Rabbi Chaim Bruk and his family

By R’ Chaim Bruk

This Shabbos, Parashas Bamidbar, is within the Shloshet Yemei Hagbalah, the three days in which Am Yisrael prepared for the original Shavuot at Har Sinai and days that are utilized by us, today, as a preparation for the holy two days of yom tov. Shavuot is a wonderful time to reflect on the fact that “Atah vechartanu mi’kol ha’amim,” that Hashem, at Sinai, chose us from all other nations on earth, from all His other children, to be the world’s beacon of light and to resolve to make His Torah a permanent fixture in our life.

One of the biggest issues that plagued Jewish communities back in the days before the revelation of Chassidus, and sadly even some time after, was the classification of Jews as Torah Yidden (bnei Torah) and balebatish Yidden, Jews who are devoted to Torah study and those who aren’t. That division is unhealthy and must be remedied in our own communities today. Sure there are yoshvei ohel, those who sit 24/7 in the tent of Torah, toiling with selflessness to understand another Malbim or Taz, but even a ba’al eisek, a working or business person, must have the same devotion, same connection, even if the quantity of time he or she studies is less than those in a “kollel.”

The Rebbe, zy’a, would often talk about the concept of kevius b’nefesh, which means that it isn’t a set-aside time for learning, but an unbreakable soul experience for Torah study that is locked into our life at a particular time. The difference may seem trivial, but it’s anything but. When it’s a soul-set time, it means that whatever else I’m doing during the day is secondary to my permanent self, which is the “me” that learns Torah for a set time each day versus just catching a shiur on the run as a bonus to everything else I do during the day. Simply put, you could learn Torah for 17 hours a day and the Torah teaches you nothing, and you could learn Torah for 17 minutes a day and everything you do revolves around the Torah.

It’s a mindset.

Each week, on Wednesday, I teach a parashah class that is broadcast on the Chabad.org Facebook page known as Jewish.TV. Hundreds of Jews, and some gentiles, from around the world join together for a half-hour or so to study an idea from the parashah with insights from Chassidus. I do my best to convey the Torah’s message in a way that anyone, no matter their background in Torah study, can understand, appreciate, and internalize, as these life-altering ideas embedded in the words of Moshe come to life. Torah needs to be accessible to all, and today, more than ever before, it is. Chavie does the same on Wednesday morning with her women’s Tanya class that is broadcast on Zoom and later uploaded to YouTube.

There was a time that men and women who were busy at work, raising a family, caring for elderly parents, or just overwhelmed by life couldn’t get to a shiur and forfeited the sweetness and vitality that Torah offers us. But today? No excuses—Torah is available at your fingertips and you don’t have to be retired, with lots of “spare time,” to take a few minutes and study Torah. There are apps, websites, “Meaningful Minute” clips, and so many other ways to tap into the wisdom of Torah and the Divine. One can buy a set of Daily Dose of Torah from ArtScroll, Daily Wisdom from Kehot, or sign up for the weekly Chayenu booklets which can, and will, change one’s life.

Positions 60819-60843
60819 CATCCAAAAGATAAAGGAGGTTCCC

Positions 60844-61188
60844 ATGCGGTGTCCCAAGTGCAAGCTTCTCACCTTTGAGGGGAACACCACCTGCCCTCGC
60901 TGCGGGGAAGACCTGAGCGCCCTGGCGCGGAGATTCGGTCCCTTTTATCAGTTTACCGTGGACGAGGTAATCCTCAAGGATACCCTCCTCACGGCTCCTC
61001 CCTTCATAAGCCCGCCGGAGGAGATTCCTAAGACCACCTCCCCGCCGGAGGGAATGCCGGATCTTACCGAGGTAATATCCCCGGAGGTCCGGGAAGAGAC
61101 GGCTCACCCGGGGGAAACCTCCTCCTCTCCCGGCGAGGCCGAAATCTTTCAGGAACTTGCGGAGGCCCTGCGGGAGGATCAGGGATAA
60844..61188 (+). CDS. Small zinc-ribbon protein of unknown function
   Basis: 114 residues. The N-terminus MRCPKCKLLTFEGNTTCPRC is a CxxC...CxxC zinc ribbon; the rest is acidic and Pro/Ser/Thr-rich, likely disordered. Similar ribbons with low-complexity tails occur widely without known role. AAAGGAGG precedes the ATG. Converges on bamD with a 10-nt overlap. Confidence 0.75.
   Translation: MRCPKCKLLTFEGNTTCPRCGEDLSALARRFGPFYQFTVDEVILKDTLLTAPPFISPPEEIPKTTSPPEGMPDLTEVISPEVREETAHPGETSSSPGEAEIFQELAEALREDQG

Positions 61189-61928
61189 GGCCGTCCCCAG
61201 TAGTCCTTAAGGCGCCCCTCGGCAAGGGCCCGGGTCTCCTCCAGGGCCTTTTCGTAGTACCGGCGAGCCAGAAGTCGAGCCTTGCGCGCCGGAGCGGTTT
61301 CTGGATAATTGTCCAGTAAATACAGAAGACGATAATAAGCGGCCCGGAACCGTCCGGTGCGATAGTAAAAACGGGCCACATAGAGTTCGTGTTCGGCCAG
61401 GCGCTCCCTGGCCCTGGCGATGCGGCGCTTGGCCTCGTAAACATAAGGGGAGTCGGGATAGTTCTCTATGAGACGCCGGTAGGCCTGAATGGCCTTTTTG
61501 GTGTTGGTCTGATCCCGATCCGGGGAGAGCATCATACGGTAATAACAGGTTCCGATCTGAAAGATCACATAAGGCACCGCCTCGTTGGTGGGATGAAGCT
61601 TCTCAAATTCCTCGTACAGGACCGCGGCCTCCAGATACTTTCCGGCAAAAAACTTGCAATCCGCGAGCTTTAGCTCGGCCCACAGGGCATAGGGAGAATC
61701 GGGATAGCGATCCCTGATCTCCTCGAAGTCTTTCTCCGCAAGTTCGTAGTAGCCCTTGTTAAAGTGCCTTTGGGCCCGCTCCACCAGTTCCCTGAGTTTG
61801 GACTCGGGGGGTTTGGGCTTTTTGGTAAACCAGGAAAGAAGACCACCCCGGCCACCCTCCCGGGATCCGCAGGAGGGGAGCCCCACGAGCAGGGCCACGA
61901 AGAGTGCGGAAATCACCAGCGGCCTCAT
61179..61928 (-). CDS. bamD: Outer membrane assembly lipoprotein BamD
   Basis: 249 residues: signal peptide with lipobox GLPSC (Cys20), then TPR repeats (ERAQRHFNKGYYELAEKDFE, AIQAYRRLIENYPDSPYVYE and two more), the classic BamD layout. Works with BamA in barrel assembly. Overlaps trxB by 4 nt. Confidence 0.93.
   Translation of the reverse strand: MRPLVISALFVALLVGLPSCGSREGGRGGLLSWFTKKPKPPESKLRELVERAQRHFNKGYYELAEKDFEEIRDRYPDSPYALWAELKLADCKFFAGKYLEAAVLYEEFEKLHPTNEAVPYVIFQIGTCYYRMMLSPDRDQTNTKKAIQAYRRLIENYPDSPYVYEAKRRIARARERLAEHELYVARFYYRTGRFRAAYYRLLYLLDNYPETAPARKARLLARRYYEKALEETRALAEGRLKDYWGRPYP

The Torah was given specifically in a desolate desert, a place of vast emptiness and zero distractions. Hashem wanted us to know that the amount of time spent on learning isn’t as important as the quality and focus of the time we spend engrossed in the Divine wisdom. Whether it’s the daily daf, the daily Rambam, the daily Chitas (Chumash, Tehillim, and Tanya instituted by the sixth Lubavitcher Rebbe, of blessed memory), or any other daily study option, as long as it’s set in your soul, making it invaluable to you and as necessary as eating and drinking each day, your life will be a Torah conduit, and there ain’t nothing like it.

Eight years ago, when my Savta Chana passed away in Israel, the family split the entire Talmud to learn in her memory. I took upon myself a large tractate of Talmud and I managed to conclude it before her first yahrzeit. I realized then that despite my busy life, despite my other ongoing shiurim and public classes, I can manage to squeeze in another 20–30 minutes of unadulterated Torah study, so I kept the study going. I started from the first talk the Rebbe gave in 1950, and now I’m some 18 volumes later at the end of 1956. We have the time, we have the ability—all we need is the will to do it and we can change our own lives, making a paradigm shift and making Torah our anchor, our constant stabilizing factor, through the storms of life.

Shavuot isn’t just about cheesecake and blintzes; it’s not even just about Tikkun and Aseres HaDibros. It’s about a recognition that we have a Torah, an opening to the Divine, and if we tap into it, our lives will never be the same … and that’s a good thing. Walt Disney once said, “There is more treasure in books than in all the pirates’ loot on Treasure Island.” He’s right about books in general, but how much more so when dealing with the Book of all Books, the Chamishah Chumshei Torah, the holy Five Books of Moses.

Ki heim chayeinu v’orech yameinu”—for they are our life and the length of our days. 

Rabbi Chaim Bruk is co-CEO of Chabad Lubavitch of Montana and spiritual leader of The Shul of Bozeman. For comments or to partner in our holy work, e-mail rabbi@jewishmontana.com or visit JewishMontana.com/Donate.


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